“How do you help your students read and spell multisyllabic words effectively?”
We all know how critical it is to learn how to read and spell strategically for better accuracy, fluency, vocabulary development and overall comprehension. Providing effective strategies for reading and spelling multisyllabic words gives students the foundation they need to become successful readers.
One reason many students get hung up on reading is that they get stumped on longer or harder words they can’t understand. Teaching them a process for working through multisyllabic words instead of offering ineffective techniques like guessing or looking at a picture, will empower them to read through text with ease.
Here are some tips for reading multisyllabic words effectively if they find themselves stuck. You will want to have some post-its, or access to a small white board.
- Have them locate and see if they can identify the vowel graphemes in the word by underlining them. (Vowel teams are one sound).
- Box any familiar suffixes.
- Circle familiar prefixes.
- Use knowledge of syllables to decode the vowel sounds.
- Say the whole word and see if it makes sense.
- Use a pencil to scoop under each syllable, blending left to right.
- Check the context for clarification. Does it make sense?
Practice these steps with your students. It will help them when they need to do it on their own. Again, you’re creating a foundation for a love of reading that they will use now and in the future. You’re showing them how to solve difficult problems and how to get past something that stumps them, such as a long, multisyllabic word they may not be familiar with.
Some of the most important things you will teach your students are how to read and how to spell. Getting familiar and comfortable with reading, spelling, and language are very important skills that students take with them for the rest of their lives. It can be intimidating, however, especially at first and when faced with big words that are new to them.
The biggest hurdle for children who struggle with reading is taking their decoding knowledge and applying into encoding, or spelling knowledge. This can take a while to develop. Implementing a multisensory approach which includes opportunities for seeing, hearing, spelling, writing and even touching multisyllabic words simultaneously helps to build those new neural pathways that struggling readers need to become strategic and efficient readers and spellers. For more a variety of teaching ideas on multisensory spelling, READ HERE.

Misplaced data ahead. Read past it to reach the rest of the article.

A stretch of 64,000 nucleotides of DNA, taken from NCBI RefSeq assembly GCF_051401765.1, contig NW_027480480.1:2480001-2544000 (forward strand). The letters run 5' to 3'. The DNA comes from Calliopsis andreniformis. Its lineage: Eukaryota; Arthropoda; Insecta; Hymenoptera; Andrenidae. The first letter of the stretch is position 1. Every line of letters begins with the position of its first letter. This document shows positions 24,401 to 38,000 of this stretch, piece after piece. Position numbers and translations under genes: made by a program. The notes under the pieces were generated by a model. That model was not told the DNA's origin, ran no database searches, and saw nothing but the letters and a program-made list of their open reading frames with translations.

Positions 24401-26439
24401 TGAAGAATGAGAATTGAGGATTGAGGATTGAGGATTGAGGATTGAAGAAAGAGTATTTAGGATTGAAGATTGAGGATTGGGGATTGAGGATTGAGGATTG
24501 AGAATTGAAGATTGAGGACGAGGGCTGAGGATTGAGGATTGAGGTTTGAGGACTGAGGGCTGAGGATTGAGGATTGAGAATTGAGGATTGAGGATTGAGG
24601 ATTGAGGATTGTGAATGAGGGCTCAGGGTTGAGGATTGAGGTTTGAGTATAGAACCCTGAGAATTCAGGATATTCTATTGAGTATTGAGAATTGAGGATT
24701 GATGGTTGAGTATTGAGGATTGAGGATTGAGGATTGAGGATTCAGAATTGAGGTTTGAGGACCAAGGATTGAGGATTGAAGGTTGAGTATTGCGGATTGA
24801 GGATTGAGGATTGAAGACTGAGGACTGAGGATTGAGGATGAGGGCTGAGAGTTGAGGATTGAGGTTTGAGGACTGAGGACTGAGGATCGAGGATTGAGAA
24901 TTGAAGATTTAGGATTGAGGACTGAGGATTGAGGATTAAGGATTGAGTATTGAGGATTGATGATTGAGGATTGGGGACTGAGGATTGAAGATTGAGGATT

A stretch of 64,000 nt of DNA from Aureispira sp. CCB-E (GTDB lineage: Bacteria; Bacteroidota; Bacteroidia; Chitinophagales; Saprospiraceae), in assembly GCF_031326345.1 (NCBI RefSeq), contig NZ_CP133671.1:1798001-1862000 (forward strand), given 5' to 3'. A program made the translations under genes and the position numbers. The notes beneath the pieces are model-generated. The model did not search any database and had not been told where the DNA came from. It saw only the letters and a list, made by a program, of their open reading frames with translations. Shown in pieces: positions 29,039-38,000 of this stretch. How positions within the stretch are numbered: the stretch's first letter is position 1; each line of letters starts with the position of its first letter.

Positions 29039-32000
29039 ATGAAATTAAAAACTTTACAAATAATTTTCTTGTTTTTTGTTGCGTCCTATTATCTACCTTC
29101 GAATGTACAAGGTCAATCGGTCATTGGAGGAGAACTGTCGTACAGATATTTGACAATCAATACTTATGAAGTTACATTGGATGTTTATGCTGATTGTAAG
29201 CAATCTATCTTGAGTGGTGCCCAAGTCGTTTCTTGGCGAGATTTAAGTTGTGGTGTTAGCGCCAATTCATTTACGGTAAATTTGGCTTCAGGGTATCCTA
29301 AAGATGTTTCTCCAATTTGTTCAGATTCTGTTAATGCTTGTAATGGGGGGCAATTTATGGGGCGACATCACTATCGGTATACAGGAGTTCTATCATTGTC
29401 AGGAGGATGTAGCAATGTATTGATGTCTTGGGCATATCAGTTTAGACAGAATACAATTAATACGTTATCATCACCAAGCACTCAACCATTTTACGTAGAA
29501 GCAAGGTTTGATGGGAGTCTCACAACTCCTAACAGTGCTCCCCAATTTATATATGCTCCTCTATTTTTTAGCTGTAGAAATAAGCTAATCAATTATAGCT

When teaching your students to spell longer words effectively, here are some tips:
- Repeat the word and give it in a sentence
- Make a line for each spoken syllable
- Pronounce each syllable one by one
- Segment the sounds in each syllable and write each one
- Check for sounds and rules
Go over these steps with your student. Show them examples out loud with a couple of different words so that they can get very familiar with the process. This is what is going to help them when they are alone, facing a word they don’t know how to spell. When they are taking a test, or writing for a grade, they need to be able to fall back on the steps without guidance, to figure it out for themselves.
This goes a step beyond just memorizing how to spell certain words and also teaching problem solving skills when it comes to figuring out how to spell other words in the future. Where there is a problem, there is a solution to fix it. You’re teaching the formula they will take with them for the rest of their lives.
Thank you to Emily from the Literacy Nest for sharing her great insight with my readers today! If you have any comments please feel free to comment in the space below.
While you are here please check out the PRIDE Reading Program. This is an Orton-Gillingham program that is super easy to use, heavily scripted out, affordable and used by homeschooling parents, teachers and tutors with great success. Let me know what you think.
Thank you for stopping by today!
– Karina Richland, founder of PRIDE Reading Program
Emily Gibbons, M.Ed. is an International Dyslexia Association, certified dyslexia practitioner. She was trained in the Orton-Gillingham approach through an International Multisensory Structured Language Education Council, accredited program as well as Project Read. Emily was an inclusion classroom teacher for over thirteen years before starting The Literacy Nest, LLC. She is a mom of four children and lives in MA.